“Alright guys. Time to go home.”
That’s what Silvio Fabbri would have said about the closing after nearly four decades of his iconic Fair Haven pizzeria, restaurant and hangout, Umberto’s, his son Anthony mused in a chat with R-FH Retro early in March.
The embracing hometown haven, in operation since Jan. 4, 1984, with the Fabbri family always somewhere at the helm, was set to close its doors at 10 p.m. on March 28.
They were hoping for a great gathering of community and friends to see them off as they turned out the lights and locked the doors of their Fair Haven “home” for the last time. Because of the COVID-19 pandemic, the goodbye can’t be quite like that. It’s a bit empty. No gatherings. No handshakes. No hugs. Hearts are full, though, and retain every bit of “home” to keep them full for the Fabbri family.
Yes, “time to go home.” But, what happens when you are already home?
Umberto’s was home. Silvio Fabbri and his family made it their home. They made it their patrons’ home, too. Silvio became an icon to many a Fair Haven kid whose bike could be seen parked there after school, panting garlic knot and pizza breath with every eager pedal “home” for what was likely their second dinner. And they likely passed their parents on the road as they fetched that dinner from Umberto’s, Silvio having memorized their names and orders by heart.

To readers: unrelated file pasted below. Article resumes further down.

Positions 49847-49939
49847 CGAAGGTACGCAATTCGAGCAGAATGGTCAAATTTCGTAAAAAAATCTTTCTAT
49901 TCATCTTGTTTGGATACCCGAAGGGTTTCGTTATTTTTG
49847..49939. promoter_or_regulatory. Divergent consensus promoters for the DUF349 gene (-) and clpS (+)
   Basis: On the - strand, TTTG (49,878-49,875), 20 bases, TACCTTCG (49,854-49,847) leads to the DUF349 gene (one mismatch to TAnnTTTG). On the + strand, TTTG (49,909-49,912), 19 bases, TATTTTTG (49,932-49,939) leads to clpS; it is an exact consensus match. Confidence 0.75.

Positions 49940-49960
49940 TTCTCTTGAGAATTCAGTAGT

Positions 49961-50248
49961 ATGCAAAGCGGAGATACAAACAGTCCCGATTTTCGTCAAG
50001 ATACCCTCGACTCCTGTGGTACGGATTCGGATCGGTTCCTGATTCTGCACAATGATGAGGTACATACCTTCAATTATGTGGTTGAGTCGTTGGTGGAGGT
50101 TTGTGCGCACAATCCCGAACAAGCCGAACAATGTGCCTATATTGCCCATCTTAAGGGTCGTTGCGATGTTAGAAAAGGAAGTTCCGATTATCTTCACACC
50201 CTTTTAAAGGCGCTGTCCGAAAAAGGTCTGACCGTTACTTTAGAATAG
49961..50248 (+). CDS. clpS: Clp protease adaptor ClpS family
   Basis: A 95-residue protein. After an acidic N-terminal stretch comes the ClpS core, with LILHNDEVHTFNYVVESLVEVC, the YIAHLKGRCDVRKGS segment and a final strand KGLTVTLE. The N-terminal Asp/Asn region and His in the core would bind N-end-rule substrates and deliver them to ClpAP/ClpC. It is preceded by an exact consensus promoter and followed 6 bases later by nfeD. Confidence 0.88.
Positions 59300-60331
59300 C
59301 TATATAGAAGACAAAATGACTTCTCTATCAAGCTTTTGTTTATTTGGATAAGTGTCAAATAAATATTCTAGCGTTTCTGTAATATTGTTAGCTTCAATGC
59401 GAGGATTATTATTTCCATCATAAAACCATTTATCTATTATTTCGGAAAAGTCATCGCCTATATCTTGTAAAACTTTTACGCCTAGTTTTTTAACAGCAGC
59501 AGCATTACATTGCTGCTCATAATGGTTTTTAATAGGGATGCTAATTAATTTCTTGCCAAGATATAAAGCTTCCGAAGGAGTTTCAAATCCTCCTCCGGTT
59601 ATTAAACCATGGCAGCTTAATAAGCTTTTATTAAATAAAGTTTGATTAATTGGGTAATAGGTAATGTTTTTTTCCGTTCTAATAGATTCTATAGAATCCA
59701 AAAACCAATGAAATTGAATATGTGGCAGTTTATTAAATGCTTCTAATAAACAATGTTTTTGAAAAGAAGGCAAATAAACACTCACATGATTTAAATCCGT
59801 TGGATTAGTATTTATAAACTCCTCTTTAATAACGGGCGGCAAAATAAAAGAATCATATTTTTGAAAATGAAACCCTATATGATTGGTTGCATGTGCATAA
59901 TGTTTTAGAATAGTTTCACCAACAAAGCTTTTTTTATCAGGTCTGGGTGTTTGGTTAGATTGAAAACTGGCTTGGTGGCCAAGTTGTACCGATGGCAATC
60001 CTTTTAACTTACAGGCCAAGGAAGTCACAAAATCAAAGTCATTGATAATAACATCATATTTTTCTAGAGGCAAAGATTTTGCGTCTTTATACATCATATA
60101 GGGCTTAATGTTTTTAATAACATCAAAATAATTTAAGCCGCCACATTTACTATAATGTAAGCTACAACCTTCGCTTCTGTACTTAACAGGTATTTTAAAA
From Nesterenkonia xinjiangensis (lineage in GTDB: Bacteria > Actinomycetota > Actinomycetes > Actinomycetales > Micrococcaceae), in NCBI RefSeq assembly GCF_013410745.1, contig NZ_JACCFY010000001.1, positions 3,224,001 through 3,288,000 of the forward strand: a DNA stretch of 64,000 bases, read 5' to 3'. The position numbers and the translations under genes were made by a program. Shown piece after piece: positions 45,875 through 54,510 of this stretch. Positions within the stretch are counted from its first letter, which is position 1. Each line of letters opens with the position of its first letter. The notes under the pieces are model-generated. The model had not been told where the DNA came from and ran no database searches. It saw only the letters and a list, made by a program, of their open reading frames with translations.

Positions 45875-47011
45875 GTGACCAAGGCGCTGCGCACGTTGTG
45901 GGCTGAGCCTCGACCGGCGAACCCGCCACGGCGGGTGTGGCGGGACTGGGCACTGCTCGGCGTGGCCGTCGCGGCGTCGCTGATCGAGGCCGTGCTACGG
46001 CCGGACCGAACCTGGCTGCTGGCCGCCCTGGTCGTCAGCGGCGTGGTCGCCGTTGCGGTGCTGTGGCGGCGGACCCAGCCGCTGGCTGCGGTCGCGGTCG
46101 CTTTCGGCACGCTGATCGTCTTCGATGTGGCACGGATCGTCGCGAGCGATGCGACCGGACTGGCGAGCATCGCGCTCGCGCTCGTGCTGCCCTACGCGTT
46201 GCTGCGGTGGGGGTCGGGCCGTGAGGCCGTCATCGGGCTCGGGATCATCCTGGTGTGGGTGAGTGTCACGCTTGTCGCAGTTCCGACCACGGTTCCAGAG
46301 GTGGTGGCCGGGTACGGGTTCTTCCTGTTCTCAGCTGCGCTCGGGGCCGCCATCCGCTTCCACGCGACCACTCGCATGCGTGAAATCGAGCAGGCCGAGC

Yes, the place was “home” for many. Silvio, always calm and cool, with a side-mouthed grin, greeting his many mischievous cherubs at the counter with a pizza flip, hand sign and a “Eyyyy … Hanga loose.” And like a parent, he’d often call you out if you hadn’t been in to see him in a while with a “Eyyyy. Why you no come a see me?”
So, in listening to the voice of Silvio in their hearts, the Fabbri family, while they know his posthumous “time to go home” is a consoling, take-it-in-stride push out the door, “home” was always Fair Haven for the Shrewsbury family — at least since 1984 when they came to town to run the place owned by Umberto and Dora Areno, thus the Umberto name.
While many initially thought that the Fabbri’s last name was Umberto, it was not. The name comes from the owner of the brick-and-mortar part of the business — the building. The Arenos also owned the business (part of it all) for the first seven years of the Fabbri family’s time working there — bringing their authentic Italian pizza- and food-making skills directly from “the foothills of Napoli” — running things. They had come to America in 1976.
It was on Nov. 26, 1991 that Silvio and his brother Michele (Michael in Italian) signed to papers to buy the business itself (not the building). They have rented the building from its owners since. Ironically, Silvio’s wife Maryrose pointed out, “Silvio died on Nov. 26, 2014.” An opening and closing date for Silvio. Called home, as they say.
Home. It means something different to everyone. But, what it means to Maryrose Fabbri is a matter of the heart and the power of place in that heart, too. She feels confident it was what was in her husband’s heart all those years, too. Home.
“We didn’t become millionaires with this business,” she said earlier in the month. “We didn’t become financially rich. But we got rich with the heart knowing so many different people here (considering them) and having them all here as our family.